I was floored. What had just occurred created a quantum leap from a situation where my mother might have to bounce around in government-sponsored programs (which was understandably very frightening to her), to one where we could do things on our terms. We could find her her own place to live, and she’d be able to have her familiar possessions with her.
I didn’t tell her the news for a few days. I needed time to sleep on this development, process the information, and start hammering out the details if I was going to go forward with this opportunity. I decided I would.
My plan was to fly down to Southern California, and while her husband was away at work, bring a group of people to load up her and my little brother’s lives into a moving truck. Then we’d disappear. I priced apartments in the Portland area, looked at services in Oregon that could help place her in a job, and researched healthcare options that could help cover her medical needs.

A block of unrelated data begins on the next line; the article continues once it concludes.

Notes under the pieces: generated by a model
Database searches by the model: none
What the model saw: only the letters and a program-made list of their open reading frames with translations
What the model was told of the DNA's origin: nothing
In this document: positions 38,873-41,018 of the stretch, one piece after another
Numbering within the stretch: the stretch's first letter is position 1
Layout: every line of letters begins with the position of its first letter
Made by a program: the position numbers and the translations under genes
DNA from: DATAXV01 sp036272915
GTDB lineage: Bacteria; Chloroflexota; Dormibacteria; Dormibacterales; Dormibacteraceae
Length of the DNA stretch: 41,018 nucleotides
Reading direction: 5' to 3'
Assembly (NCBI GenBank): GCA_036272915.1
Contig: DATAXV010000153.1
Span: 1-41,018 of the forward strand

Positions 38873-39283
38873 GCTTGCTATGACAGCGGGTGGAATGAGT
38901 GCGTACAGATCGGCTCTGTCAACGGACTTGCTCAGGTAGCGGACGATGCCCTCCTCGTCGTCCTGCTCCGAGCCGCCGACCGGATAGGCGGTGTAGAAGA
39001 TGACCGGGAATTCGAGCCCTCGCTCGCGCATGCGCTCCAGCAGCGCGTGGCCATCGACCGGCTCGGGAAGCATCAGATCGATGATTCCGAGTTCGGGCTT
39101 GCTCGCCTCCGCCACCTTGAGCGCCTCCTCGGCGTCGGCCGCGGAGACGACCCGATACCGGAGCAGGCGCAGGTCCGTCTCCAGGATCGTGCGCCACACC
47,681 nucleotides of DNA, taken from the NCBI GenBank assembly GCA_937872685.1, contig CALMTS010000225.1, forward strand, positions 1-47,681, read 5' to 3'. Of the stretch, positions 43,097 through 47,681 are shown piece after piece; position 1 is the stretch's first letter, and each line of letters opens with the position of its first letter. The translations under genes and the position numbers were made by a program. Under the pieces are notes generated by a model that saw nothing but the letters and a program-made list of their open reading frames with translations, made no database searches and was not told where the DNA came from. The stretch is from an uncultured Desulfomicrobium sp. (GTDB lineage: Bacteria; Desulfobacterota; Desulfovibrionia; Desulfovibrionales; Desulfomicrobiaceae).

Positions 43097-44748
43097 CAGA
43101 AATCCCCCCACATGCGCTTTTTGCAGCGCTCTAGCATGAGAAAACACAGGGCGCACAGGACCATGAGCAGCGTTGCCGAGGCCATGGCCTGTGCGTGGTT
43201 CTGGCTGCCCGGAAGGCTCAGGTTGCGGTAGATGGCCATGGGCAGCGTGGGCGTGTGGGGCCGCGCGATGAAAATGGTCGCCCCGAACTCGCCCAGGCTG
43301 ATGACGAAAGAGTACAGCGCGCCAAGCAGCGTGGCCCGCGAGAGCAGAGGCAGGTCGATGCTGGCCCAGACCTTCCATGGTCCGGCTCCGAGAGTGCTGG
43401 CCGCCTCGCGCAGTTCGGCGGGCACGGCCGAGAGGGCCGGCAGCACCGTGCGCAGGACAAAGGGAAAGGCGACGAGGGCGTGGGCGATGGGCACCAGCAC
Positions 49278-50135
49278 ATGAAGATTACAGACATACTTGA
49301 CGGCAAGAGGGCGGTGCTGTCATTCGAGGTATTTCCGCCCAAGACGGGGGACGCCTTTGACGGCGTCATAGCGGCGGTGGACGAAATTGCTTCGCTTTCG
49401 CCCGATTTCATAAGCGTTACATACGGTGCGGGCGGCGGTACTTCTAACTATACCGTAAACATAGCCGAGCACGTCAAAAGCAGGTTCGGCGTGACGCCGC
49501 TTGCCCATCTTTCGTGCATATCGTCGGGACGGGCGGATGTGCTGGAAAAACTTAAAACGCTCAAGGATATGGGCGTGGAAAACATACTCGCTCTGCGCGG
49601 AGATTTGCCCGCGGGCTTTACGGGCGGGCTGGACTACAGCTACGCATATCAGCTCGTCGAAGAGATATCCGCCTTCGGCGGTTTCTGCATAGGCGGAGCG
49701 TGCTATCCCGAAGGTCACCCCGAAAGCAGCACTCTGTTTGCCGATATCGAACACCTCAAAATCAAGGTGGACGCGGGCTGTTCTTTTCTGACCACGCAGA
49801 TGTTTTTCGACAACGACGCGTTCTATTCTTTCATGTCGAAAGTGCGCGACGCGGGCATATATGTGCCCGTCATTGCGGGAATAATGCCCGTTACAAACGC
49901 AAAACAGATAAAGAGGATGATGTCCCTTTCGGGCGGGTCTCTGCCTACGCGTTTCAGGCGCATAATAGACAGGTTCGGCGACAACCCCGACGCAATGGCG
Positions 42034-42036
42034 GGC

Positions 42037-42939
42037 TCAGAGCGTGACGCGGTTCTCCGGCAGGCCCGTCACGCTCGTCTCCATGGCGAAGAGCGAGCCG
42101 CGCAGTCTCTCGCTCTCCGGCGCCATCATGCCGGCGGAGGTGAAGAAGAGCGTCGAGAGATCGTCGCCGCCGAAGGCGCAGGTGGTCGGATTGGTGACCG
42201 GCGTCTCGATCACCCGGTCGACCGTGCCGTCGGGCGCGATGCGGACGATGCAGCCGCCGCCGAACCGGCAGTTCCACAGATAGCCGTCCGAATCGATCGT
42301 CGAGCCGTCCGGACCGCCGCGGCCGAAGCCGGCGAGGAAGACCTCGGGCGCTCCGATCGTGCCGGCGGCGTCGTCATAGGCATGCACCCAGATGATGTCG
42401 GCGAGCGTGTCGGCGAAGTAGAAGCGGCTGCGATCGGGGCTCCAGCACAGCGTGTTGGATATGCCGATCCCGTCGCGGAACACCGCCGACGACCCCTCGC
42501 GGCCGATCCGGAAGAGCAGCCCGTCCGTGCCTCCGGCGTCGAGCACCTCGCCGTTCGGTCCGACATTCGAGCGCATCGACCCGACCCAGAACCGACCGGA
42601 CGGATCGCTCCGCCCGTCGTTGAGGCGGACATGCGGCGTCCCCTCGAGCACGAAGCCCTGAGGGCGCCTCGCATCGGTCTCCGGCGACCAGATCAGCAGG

I was ready to tell her the news.
I called her one morning and, when she answered, I asked if she was able to talk or if her husband was listening. Using coded language, she indicated that he was there and she couldn’t speak freely. I told her to stop what she was doing, get my younger brother (who was about eighteen by then), and drive someplace where they could speak to me safely. We hung up, and I waited for her to call back.
In my mind, a movie started, one where I saw my mother finally blossoming into the woman I had seen glimpses of throughout my life. The woman who would periodically have moments of beautiful clarity and a keen grasp on what was going on. I saw the possibility of her spending the rest of her life in safety and peace, and I was willing to do whatever it took to help her achieve that.
The phone rang. She and Nathan were parked in her car a few blocks from their home. I asked her to put me on speakerphone. I started laying out what had happened—how we’d been offered a huge sum of money, what I had found out in my research, the part of Oregon where we’d find them a new home, that I would do whatever was necessary to make this work, and that I’d assemble a group of people to move them out and be there for protection in case Richard came home early.